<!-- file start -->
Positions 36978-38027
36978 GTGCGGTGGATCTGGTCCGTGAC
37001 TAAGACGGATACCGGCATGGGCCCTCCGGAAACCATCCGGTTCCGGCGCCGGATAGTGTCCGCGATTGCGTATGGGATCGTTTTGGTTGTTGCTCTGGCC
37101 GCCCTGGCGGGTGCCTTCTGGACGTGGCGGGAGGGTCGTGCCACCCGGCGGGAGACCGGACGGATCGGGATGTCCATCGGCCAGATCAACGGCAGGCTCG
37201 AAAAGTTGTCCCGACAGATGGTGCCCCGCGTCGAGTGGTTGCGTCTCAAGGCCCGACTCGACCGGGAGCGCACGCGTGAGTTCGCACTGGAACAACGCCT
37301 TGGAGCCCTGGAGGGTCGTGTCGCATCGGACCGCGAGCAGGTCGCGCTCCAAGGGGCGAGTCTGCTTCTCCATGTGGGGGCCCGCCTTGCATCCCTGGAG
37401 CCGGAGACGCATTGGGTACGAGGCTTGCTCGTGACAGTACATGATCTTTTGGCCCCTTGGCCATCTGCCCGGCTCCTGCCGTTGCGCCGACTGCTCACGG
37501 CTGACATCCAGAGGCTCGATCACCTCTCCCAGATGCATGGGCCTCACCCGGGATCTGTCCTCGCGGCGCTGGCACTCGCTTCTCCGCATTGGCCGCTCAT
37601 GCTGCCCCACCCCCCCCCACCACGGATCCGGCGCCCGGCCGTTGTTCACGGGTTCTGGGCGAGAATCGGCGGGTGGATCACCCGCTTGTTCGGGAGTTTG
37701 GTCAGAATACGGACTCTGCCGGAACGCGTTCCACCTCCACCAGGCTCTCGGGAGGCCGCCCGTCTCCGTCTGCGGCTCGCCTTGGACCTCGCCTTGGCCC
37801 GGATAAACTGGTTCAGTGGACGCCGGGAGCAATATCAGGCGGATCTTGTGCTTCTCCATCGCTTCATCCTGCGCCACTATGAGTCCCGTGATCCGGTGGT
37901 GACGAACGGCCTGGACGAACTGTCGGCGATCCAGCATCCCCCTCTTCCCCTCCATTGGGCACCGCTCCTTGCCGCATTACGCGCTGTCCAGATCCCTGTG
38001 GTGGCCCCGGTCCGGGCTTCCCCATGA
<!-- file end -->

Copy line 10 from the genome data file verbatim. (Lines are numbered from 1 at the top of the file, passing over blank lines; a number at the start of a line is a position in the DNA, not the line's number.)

37701 GTCAGAATACGGACTCTGCCGGAACGCGTTCCACCTCCACCAGGCTCTCGGGAGGCCGCCCGTCTCCGTCTGCGGCTCGCCTTGGACCTCGCCTTGGCCC